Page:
World Water Day 2013: To the Highest Bidder, the Water

It’s World Water Day.  In a video message, Ban Ki-moon, the Secretary General of the UN, is calling water the ‘key’ to sustainable development.  We must, he says, ‘work together to protect and carefully manage this fragile, finite resource’. More than that, 2103 is the International Year of World Water Cooperation.

We all agree that water is essential for life. It is because water is essential for human life that it is a human right. The UN has a Special Rapporteur to the Secretary General on the Right to Water, Catarina de Albuquerque. It also has a Special Rapporteur, recently established, on the ‘implications for human rights of the environmentally sound management and disposal of hazardous substances and wastes’, Cailin Georgescu, who has notably worked together with the Special Rapporteur on Indigenous Peoples, James Anaya, to call for the protection of indigenous communities from waste producing industries. Many indigenous peoples rely heavily on clean water. We all do.

Food and Water Watch highlight in their report on hydraulic fracturing that ‘fracking’ for shale gas impacts the human right to water in three ways:

Water use:  Fracking a single shale well requires millions of gallons of water. Widespread shale development would thus compete with essential water needs in regions prone to water shortages.

Water pollution:  Shale development presents inherent short-term and long-terms risks to water quality.

Climate change:  Shale development is likely to accelerate global climate change in the coming decades, contributing to increased variability in seasonal and annual rainfall patterns. Such variability, in the form of either flooding or prolonged droughts, will stress water utility systems.

In the US fracking is very much underway across a number of large shale ‘plays’, such as the Bakken and Marcellus Shales. Water use is substantial: an independent study from Western Resource Advocates, suggests that fracking in Colorado alone uses enough water annually to supply up to 296,000 people for an entire year. This excessive water use by the industry is good news for the water companies. An article from the American Independent News Network posted on the Coalition to Protect New York website highlighted how private water companies in the US are turning a very neat profit by selling water to fracking companies, now big players in the water market.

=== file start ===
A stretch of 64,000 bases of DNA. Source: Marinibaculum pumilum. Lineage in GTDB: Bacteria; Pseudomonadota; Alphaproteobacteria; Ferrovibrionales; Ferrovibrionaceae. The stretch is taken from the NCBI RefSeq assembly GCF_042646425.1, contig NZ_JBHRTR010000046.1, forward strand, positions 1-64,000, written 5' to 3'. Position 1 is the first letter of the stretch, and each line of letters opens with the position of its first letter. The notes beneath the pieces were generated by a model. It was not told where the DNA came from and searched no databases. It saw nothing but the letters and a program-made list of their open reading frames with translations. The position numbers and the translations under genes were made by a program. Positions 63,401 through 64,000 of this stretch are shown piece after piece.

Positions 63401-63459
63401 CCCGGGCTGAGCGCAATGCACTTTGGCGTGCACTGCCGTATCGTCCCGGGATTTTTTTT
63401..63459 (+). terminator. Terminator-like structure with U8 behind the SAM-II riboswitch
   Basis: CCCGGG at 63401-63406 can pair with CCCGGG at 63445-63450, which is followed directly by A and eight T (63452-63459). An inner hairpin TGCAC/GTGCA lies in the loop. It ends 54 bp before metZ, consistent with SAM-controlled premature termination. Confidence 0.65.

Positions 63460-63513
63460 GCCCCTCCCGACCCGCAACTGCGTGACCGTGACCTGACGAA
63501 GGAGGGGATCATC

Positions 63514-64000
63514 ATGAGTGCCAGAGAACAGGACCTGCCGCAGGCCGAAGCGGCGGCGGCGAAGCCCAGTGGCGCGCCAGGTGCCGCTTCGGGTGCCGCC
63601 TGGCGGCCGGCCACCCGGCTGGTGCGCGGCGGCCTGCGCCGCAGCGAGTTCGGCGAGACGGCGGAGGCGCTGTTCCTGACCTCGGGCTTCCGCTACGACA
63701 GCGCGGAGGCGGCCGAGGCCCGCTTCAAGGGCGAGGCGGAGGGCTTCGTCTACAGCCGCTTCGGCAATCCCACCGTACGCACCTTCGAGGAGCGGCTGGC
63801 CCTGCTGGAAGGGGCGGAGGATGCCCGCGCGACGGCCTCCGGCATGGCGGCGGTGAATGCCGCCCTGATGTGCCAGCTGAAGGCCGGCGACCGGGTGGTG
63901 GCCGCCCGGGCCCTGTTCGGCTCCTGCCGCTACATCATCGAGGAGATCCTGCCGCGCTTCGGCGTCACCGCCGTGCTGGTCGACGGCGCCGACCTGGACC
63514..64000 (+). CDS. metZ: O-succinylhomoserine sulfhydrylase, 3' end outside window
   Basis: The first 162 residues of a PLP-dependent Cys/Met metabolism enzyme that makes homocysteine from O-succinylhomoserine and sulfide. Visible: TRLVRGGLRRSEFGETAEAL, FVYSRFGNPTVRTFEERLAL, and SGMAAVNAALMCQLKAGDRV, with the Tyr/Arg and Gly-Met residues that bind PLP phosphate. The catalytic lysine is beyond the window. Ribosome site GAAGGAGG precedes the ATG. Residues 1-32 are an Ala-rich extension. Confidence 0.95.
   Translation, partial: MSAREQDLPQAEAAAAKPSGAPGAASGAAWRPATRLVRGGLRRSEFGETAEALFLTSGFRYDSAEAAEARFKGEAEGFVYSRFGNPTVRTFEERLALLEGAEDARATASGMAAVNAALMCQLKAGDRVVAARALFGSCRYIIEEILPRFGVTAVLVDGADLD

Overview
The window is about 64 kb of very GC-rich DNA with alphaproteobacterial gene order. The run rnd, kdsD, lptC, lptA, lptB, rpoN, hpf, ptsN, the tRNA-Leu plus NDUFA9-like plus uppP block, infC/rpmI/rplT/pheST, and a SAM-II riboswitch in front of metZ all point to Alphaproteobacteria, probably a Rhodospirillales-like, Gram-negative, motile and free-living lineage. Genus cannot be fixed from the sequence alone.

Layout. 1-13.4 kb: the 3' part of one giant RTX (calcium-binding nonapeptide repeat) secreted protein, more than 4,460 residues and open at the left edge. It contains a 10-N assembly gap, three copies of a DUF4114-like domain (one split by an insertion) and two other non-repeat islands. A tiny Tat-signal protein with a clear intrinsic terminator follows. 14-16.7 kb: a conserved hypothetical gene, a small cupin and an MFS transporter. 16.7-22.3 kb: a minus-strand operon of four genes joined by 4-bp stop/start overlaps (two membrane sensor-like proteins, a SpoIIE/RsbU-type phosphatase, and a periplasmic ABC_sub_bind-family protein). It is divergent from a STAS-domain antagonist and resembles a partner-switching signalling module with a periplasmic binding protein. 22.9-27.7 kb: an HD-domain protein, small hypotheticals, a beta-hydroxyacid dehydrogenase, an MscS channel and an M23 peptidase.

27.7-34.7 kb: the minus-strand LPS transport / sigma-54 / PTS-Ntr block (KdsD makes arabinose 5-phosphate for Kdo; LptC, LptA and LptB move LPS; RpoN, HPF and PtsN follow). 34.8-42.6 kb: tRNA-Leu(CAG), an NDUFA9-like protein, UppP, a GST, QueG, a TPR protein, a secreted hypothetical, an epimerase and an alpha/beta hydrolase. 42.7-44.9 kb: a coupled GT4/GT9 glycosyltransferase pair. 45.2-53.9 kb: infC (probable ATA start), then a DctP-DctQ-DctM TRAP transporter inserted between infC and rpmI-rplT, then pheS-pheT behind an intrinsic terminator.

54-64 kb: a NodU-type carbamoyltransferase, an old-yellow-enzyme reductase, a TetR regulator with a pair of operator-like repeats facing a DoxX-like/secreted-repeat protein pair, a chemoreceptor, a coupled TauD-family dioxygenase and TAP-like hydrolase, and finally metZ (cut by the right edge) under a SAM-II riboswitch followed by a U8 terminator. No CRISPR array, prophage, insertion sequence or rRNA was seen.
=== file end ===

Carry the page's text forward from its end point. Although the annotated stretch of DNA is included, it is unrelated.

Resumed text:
In Colorado,  this has also threatened access to extra water reserves by farmers, who once had an exclusive claim to increasingly precious ‘unallocated water’. After a drought last winter, farmers found themselves priced out at auction by companies that provide water for hydraulic fracturing. Private water companies in the US are now joining forces with frackers to lobby the US government for water-intensive shale gas fracking to continue, simply because it is so profitable for them.

This is clearly outside of the spirit of ‘cooperation’ so desperately required to make this the year we all agree to protect and preserve water. It also raises an interesting point about a public necessity in private hands. Eric Goldstein, senior attorney for the Natural Resources Defense Council, said:

‘Sometimes the interests of private ownership are inconsistent with the concept of preserving our water resources in the public trust for future generations. And the potential clashing of those interests is why these questions have been raised about whether for-profit companies ought to be running public water supplies.’

How much is water really worth? Should something so essential – something as essential to human life as air and sunlight – be privatised?

Food (and water) for thought.


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